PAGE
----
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TRACY v. DAVIS

August 17, 1954

TRACY
v.
DAVIS ET AL.



The opinion of the court was delivered by: Platt, District Judge.

In this suit various preliminary motions are presented to the court. It is a personal injury suit in four counts as follows:

Count I against Richard Davis;

Count II against Richard Davis and Oscar Davis;

Count III against Richard Davis and Midland Truck Lines, Inc.; (No doubt through oversight the defendant Richard Davis has failed to file a motion or plea as to Count III. The court, therefore, enlarges the time for Richard Davis to plead to Count III until August 28, 1954.)

Count IV against Community Unit School District # 100, Marion County, Illinois.

The defendant Midland Truck Lines, Inc., has filed a counterclaim against the plaintiff and a cross-claim against the other defendants.

The defendants Richard and Oscar Davis have filed motions to dismiss Count II of the complaint, or in the alternative to require a more definite statement. The same defendants have filed similar motions against the cross-claim.

The school district defendant has filed a motion to dismiss, both to Count IV of the complaint and to the cross-complaint filed against it, for the reason that the school district is immune from tort liability.

The motion to dismiss Count II of the complaint or in the alternative to require a more definite statement may be disposed of summarily. The defendant either knows who was operating the automobile in question, or by use of discovery may obtain sufficient knowledge to file a responsive pleading. Fowler v. Baker, D.C., 32 F. Supp. 783. Also see Form 10 of the Federal Rules of Civil Procedure, 28 U.S.C.A. This motion is therefore denied.

This brings us to the more interesting question presented by the Motion to Dismiss Count IV, and the cross-complaint. The proposition of law is should a tort action against a school district be dismissed when no allegation is made in the complaint that the school district has insurance, or other means of paying the sought judgment without impairment of its public funds? The answer is not entirely free from doubt from an examination of the Illinois decisions but a careful analysis of these cases results in the conclusion that the suit should not be dismissed.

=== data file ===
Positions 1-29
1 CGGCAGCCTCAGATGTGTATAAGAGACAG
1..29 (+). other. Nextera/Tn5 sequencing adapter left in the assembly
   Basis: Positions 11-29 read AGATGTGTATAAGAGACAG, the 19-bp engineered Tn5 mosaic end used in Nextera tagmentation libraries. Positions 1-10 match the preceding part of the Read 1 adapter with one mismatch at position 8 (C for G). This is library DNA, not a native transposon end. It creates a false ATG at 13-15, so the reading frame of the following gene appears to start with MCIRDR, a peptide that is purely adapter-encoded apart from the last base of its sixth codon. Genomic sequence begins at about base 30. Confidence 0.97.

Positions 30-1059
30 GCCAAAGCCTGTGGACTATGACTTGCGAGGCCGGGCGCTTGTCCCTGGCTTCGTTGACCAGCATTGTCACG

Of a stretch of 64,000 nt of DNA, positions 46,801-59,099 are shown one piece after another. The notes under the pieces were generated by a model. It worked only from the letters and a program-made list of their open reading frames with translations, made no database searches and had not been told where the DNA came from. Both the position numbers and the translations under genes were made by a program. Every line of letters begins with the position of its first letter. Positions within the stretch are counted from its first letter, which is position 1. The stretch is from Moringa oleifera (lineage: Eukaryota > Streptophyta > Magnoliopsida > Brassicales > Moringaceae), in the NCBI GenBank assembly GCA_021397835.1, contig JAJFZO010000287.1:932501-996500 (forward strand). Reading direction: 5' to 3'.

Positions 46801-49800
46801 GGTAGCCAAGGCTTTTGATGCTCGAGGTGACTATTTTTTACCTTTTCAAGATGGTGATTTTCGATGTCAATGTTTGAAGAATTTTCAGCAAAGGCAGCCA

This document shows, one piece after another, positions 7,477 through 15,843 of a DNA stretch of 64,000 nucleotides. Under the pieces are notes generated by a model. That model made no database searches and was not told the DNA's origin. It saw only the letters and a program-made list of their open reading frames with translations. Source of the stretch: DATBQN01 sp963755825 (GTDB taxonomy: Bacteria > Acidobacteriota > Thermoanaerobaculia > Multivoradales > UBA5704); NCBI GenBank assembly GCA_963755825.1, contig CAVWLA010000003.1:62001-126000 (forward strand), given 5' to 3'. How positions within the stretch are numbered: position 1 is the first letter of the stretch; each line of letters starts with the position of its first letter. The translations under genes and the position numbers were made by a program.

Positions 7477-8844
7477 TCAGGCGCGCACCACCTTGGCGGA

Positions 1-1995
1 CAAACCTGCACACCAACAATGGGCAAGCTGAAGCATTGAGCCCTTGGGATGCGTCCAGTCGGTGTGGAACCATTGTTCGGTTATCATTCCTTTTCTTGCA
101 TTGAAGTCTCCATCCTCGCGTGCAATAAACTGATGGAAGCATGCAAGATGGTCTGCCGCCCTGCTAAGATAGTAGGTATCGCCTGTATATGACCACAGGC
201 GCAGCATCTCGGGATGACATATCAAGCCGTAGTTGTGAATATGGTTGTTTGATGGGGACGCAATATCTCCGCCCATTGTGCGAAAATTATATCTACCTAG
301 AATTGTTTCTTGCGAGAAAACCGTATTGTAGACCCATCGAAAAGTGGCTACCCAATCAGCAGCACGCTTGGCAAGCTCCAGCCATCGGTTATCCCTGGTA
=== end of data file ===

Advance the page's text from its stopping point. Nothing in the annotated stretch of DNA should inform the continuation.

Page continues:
It is now clearly established that a charitable corporation is not immune to tort liability. However, the execution on the judgment, if obtained, is limited to non-trust funds. Moore v. Moyle, 405 Ill. 555, 564, 565, 92 N.E.2d 81. The allegations praying for a judgment in a complaint against a School District should probably allege and be limited to funds other than public funds. See Thomas v. Broadlands Comm. Consol. Sch. Dist. 201, supra. In fact such funds need not even be available at the time the judgment is entered, as they may be acquired afterwards. Anderson v. Armstrong, 180 Tenn. 56, 171 S.W.2d 401, cited with approval in Moore v. Moyle, supra, 405 Ill. at page 562, 92 N.E.2d 81.

In the complaint in the Thomas case it was alleged that there were sufficient funds available by reason of liability insurance to pay any judgment recovered, and the plaintiff offered to limit the collection of any judgment to the proceeds of the policy. The court there said that if there was no insurance the law in Illinois is clear that a school district, being a quasi-municipal corporation, is not liable in tort. But the court set forth that since there was insurance alleged the immunity is removed to the extent of the available insurance. The defendant presented the argument that the school district as a subdivision of the state could not be sued without its consent. While admitting this to be the general rule based upon the reason of public policy, the court stated that the purpose of the law was to protect public funds and public property. The court, therefore, strongly refuted the defendant's suggestion that immunity of a municipal corporation from suit can be made to rest on the notion that [348 Ill. App. 567, 109 N.E.2d 639] "the King can do no wrong." The court further stated that if the public funds were protected by liability insurance to that extent the reason for immunity to suit is removed. It then added: "The reasoning of the Supreme Court in the Moore case, supra, applies with equal force to the question before us."

The leading case in Illinois prior to Moore v. Moyle, supra, was Parks v. Northwestern University, 218 Ill. 381, 75 N.E. 991, 2 L.R.A.,N.S., 556, and the supreme court affirmed the lower court's sustaining of a demurrer to a complaint charging negligence on the part of the professor, an employee of the defendant, a charitable institution. The professor was demonstrating in the chemical laboratory and a reaction was obtained destroying an eye of the plaintiff. The Moore case when carefully examined appears to overrule the Parks case. It mentions that in the case of Marabia v. Mary Thompson Hospital, 309 Ill. 147, 140 N.E. 836, it was held that a default judgment in a tort suit against a charitable hospital was valid, in other words holding that the charitable immunity could be waived. ...


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